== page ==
Divisional Coal Boards (Salaries)

Part of the debate – in the House of Commons at 12:00 am on 15th November 1946.

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Photo of Mr Emanuel Shinwell Mr Emanuel Shinwell , Seaham 12:00 am, 15th November 1946

I think the hon. Member has interrupted already and I have replied to him. As this is a Debate on the Adjournment I think hon. Members should content themselves with the speech that has been made and had better listen to the reply. As I say, there has been quite a good deal of misunderstanding about the question of who is responsible for these appointments. I want to make it clear that we are not responsible for the appointments but we leave them to the National Coal Board. We must trust the Board.

Finally, I should like to say that throughout the Debates of the Standing Committee we were advised by hon. Members opposite not to interfere unduly in the administration of the National Coal Board. We were advised to give them a free hand, and indeed it was suggested that the Minister might be too dictatorial, might be inclined to interfere every day in the administration and in the details of administration. I was adjured not to do anything of the sort by hon. Members opposite, and now, when I inform hon. Members that I am carrying out their instructions almost to the letter, refusing to interfere in the detailed administration for which the Board is responsible and for which the Board was appointed, I am told that hon. Members are entitled to the details of remuneration and all the rest of it.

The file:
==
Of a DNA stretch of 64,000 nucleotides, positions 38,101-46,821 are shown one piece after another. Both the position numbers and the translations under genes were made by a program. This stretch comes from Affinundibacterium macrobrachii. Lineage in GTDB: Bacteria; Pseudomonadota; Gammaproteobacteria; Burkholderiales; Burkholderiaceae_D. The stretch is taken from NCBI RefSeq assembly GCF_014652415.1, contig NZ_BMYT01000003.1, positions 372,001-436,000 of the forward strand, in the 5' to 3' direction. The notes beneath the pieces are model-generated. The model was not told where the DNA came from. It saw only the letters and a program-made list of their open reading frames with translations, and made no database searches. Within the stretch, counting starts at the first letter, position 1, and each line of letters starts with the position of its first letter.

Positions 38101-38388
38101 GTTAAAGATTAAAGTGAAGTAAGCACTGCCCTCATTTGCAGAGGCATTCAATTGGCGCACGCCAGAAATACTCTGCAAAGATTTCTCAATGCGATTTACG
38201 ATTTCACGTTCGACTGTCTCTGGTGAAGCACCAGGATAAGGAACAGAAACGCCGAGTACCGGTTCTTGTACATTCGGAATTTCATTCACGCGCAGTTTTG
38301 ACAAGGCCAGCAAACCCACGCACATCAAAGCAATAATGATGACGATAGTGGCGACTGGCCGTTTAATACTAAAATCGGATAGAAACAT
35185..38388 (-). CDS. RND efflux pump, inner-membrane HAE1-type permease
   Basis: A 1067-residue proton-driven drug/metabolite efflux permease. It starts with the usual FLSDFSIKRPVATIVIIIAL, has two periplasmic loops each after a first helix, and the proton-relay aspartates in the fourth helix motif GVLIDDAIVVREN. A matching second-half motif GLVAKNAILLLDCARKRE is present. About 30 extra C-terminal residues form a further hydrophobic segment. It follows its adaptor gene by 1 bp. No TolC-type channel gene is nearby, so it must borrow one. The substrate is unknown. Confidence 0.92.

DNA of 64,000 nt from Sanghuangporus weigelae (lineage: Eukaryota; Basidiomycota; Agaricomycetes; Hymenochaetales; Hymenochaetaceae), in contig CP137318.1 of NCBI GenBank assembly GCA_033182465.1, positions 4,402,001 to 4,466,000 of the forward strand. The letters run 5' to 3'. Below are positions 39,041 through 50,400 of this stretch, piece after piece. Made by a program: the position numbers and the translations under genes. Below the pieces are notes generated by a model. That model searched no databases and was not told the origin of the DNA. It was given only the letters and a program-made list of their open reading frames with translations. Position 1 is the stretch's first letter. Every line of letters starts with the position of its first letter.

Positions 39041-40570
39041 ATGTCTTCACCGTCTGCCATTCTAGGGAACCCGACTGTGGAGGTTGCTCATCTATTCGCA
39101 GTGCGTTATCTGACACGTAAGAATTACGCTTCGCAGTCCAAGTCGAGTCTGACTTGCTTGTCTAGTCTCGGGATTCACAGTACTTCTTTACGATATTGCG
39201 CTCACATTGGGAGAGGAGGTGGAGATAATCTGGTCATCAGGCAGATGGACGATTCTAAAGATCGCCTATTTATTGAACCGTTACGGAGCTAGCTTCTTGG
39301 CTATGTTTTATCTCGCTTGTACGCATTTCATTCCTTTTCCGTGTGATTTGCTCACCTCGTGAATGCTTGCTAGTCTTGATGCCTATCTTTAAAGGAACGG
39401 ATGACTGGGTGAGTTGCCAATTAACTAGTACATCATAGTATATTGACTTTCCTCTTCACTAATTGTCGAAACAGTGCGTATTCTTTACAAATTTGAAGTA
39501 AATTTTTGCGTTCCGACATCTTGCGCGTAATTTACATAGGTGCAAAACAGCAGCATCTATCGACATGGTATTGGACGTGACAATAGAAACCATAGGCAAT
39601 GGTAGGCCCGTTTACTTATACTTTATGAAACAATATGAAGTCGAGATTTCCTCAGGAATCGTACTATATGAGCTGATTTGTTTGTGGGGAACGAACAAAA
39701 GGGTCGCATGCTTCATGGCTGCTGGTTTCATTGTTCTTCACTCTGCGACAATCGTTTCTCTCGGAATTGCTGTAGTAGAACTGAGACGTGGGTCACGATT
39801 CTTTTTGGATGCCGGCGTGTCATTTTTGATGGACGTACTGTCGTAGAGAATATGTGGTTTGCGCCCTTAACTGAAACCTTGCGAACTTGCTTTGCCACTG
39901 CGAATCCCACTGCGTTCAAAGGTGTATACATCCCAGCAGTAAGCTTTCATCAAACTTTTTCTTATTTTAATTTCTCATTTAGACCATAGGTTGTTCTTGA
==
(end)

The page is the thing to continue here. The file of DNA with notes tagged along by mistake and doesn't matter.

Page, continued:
There is another point to which the hon. Member referred. He seemed to indicate—and I hope I do not misinterpret what he said—that we are entitled to know all about the wages of miners. Does the hon. Member really suggest that this should be a platform for discussing wages and salaries? Has the House of Commons come to this? That was never accepted as regards private enterprise undertakings, and as far as I am aware, but speaking subject to correction, it does not apply to the British Broadcasting Corporation, to the Post Office, to the London Passenger Transport Board, or to any other statutory board. There is a further reason before I sit down that I advance in support of my contention that this is not a matter for me to interfere with, and that is that in the selection of personnel for these Divisional Coal Boards there is great variety. In the very nature of the case it must be so for we are not dealing with the same districts. Kent is different from Scotland, Durham from South Wales, and there must be differentiation in the kind of technical and admin- istrative ability required for the respective districts.

Obviously, in those circumstances any kind of information provided about salaries of the chairman or other persons would be misleading. It might be admitted that some people are receiving higher salaries than others, questions would be put as to the reasons why, and there would be great difficulty all round. Moreover, I am going to confess to the House that, as I have said before—I said it during the Second Reading Debate and during the Standing Committee I repeated it over and over again—we are conducting an experiment, and in those circumstances we have to feel our way and cannot have the Coal Board "mucked about" with, interfered with, and placed in a position which indicates some lack of confidence at the very beginning of this great experiment. I want to give the Coal Board a chance, and I hope hon. Members are in a like situation. We have to give the Coal Board that chance not so much in the interests of the Board itself but in the interests of the nation because the coal problem, as the hon. Member stated is bound up with the life of the whole nation. Any time hon. Members want another Debate on the coal problem all they have to do is to approach their leader, and he can make representations to the Lord President of the Council in that sense. If hon. Members want another Debate I am ready for it.